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Video: Learn More About NIA

Today, the population in the world is older than ever before. The National Institute on Aging (NIA) at NIH supports and conducts research to better understand the aging process, as well as diseases and conditions that can occur as we grow older, such as Alzheimer’s disease and related dementias. Watch this video to learn more about NIA’s mission, history and research that has led to important scientific discoveries about healthy aging.

Transcript

At some point, we’re all going to age. Today, the population in the U.S.—and the world—is older than ever before. By 2020, for the first time in history, there will be more people over age 65 than under 5.

With the foresight to address this trend, Congress established the National Institute on Aging in 1974. It is now one of the 27 institutes and centers that make up the National Institutes of Health—the nation’s primary federal agency for research to prevent, detect, diagnose, and treat disease and disability.

Since its founding, the NIA has been committed to discovering the secrets to a healthy old age, as well as understanding and addressing disease and disability that can occur as we grow older.

In the U.S., heathy aging is now a particular challenge: while trends in life expectancy have improved over time, not all older adults are aging in good health.

That’s why here at NIA, we support and conduct cutting-edge research to extend the healthy, active years of life.

Some of this research is conducted by scientists and fellows in our own laboratories in Bethesda and Baltimore, Maryland.

The vast majority of NIA-supported research is led by scientists at universities, hospitals, medical centers, and private organizations all around the country.

Reflecting the enormous effect of aging on all aspects of our lives, NIA’s portfolio of research is comprehensive and varied.

Our research ranges from the study of basic cellular changes that come with age to the examination of the biomedical, social, and behavioral aspects of growing older.

This work has led to important scientific discoveries about healthy aging, including:

  • Regular, balanced, and moderate physical activity significantly reduces risk of major mobility disability
  • Controlling blood pressure can reduce heart attacks, stroke, and death in people age 50+
  • Weight loss through dietary changes and increased physical activity, and treatment with a diabetes medication can prevent or delay the onset of type 2 diabetes
  • Interventions—involving types of foods and diets, drugs, and hormones—can lead to longer lifespan and healthspan in mice. Some of these approaches are now being tested in people, too.

NIA leads the federal effort to study Alzheimer’s disease and related dementias. Intensified research in this area has led to critical insights, bringing us closer (to finding) effective ways to treat or prevent these devastating disorders, including:

  • We have found that training on specific reasoning and speed of processing tasks—two key indicators of cognition—can improve performance on those tasks under controlled conditions. Benefits on reasoning were shown to last at least five years, while benefits on speed of processing persisted for up to ten years.
  • We can now see brain changes that occur years, even decades, before symptoms of Alzheimer’s disease and related dementias first appear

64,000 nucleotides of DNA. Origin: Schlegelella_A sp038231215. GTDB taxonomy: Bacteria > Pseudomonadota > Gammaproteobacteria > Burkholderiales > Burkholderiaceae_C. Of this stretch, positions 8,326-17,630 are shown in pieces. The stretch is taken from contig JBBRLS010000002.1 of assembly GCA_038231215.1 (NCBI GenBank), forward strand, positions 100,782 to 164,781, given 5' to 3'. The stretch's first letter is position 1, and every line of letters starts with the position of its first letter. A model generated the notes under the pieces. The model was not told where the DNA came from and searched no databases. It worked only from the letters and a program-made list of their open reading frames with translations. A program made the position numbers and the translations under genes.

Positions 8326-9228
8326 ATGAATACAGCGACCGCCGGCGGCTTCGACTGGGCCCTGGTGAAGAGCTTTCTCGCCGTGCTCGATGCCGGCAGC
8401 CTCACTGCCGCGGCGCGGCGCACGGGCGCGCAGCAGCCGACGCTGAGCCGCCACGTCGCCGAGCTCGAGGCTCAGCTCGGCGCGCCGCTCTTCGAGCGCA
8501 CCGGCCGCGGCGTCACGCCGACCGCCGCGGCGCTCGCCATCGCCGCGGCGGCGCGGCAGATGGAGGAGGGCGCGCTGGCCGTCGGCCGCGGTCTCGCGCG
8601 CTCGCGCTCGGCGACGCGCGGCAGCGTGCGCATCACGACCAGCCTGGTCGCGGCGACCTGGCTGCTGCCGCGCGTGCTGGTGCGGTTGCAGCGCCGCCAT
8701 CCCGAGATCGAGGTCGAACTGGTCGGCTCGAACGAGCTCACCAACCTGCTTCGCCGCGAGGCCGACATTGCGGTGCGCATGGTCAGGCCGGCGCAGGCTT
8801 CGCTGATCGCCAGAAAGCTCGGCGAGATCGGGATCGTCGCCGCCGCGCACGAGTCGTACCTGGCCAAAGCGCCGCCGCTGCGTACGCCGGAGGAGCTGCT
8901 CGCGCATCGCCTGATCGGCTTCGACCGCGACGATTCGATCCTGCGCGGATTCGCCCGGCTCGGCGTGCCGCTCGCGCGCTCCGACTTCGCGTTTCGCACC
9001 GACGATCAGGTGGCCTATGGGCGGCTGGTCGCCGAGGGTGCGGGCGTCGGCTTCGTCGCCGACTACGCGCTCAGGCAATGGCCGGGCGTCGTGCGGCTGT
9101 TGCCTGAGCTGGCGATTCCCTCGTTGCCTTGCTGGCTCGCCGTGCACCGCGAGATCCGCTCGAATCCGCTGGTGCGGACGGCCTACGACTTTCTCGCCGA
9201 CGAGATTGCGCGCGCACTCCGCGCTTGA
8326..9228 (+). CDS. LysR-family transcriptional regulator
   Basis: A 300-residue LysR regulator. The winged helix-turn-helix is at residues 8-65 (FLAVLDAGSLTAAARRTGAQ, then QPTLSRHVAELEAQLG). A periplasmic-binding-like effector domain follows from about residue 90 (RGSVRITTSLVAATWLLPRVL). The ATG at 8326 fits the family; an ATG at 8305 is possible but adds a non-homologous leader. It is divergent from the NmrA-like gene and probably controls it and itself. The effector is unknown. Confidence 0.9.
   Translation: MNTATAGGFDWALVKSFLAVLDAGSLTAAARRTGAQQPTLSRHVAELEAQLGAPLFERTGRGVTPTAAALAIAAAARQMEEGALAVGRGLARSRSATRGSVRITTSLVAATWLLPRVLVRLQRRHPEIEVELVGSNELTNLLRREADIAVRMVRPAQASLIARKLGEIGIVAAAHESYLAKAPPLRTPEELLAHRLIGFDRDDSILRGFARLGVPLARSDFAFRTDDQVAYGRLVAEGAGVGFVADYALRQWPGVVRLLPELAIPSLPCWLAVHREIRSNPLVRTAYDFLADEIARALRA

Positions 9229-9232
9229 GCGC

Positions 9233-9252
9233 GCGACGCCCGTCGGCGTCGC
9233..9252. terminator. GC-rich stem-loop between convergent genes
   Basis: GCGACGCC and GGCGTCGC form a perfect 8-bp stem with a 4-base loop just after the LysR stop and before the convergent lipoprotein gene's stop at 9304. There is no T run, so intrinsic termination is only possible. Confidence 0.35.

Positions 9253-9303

• We have discovered more than 25 genes involved in Alzheimer’s disease, allowing studies into how they may contribute to the disease
  • We have identified the first effective support intervention to improve the health and well-being of Alzheimer’s caregivers in an ethnically-diverse population

NIA also has an important role in educating and training the next generation of scientists in aging and dementia research. Initiatives like the Butler-Williams Scholars Program, fellowships and career development awards, and grant awards for new and early-stage investigators are some of the ways we support these efforts.

NIA works hard to make sure that what we learn from this research is widely shared with the public—with patients and families, health care providers, and advocates and policymakers.

Free health information is available on our website on age-related diseases, healthy eating, exercise and physical activity, cognitive health, doctor patient communication, end of life, caregiving, and participating in clinical research/studies.

Check out our website at www.nia.nih.gov. You can get health information, read our blog for scientists, and learn about research funding opportunities. You can also find out about joining us as a partner in research.

Together, we will continue the search for the most effective ways to help us all live a life free of disease and disability, for as long as we can.

Social Media Messages

What is the National Institute on Aging? Learn about the leader in federal research on aging, as well as Alzheimer’s and dementia. https://youtu.be/qMm5renQibo

What major advances have we seen in aging & Alzheimer’s research? Find out in this video about the National Institute on Aging at NIH, leading the federal government for research on aging and Alzheimer’s. https://youtu.be/qMm5renQibo

Watch this video to learn about research advances supported and conducted by the National Institute on Aging at NIH. https://youtu.be/qMm5renQibo

Understanding how we age and what we can do to be as healthy as possible as we grow older is important. Find out in this video how the National Institute on Aging is educating and training the next generation of scientists in aging and dementia research. https://youtu.be/qMm5renQibo

The National Institute on Aging at NIH leads the federal effort to study Alzheimer’s disease and related dementias. Watch this video to learn how research is uncovering effective ways to treat and prevent these disorders. https://youtu.be/qMm5renQibo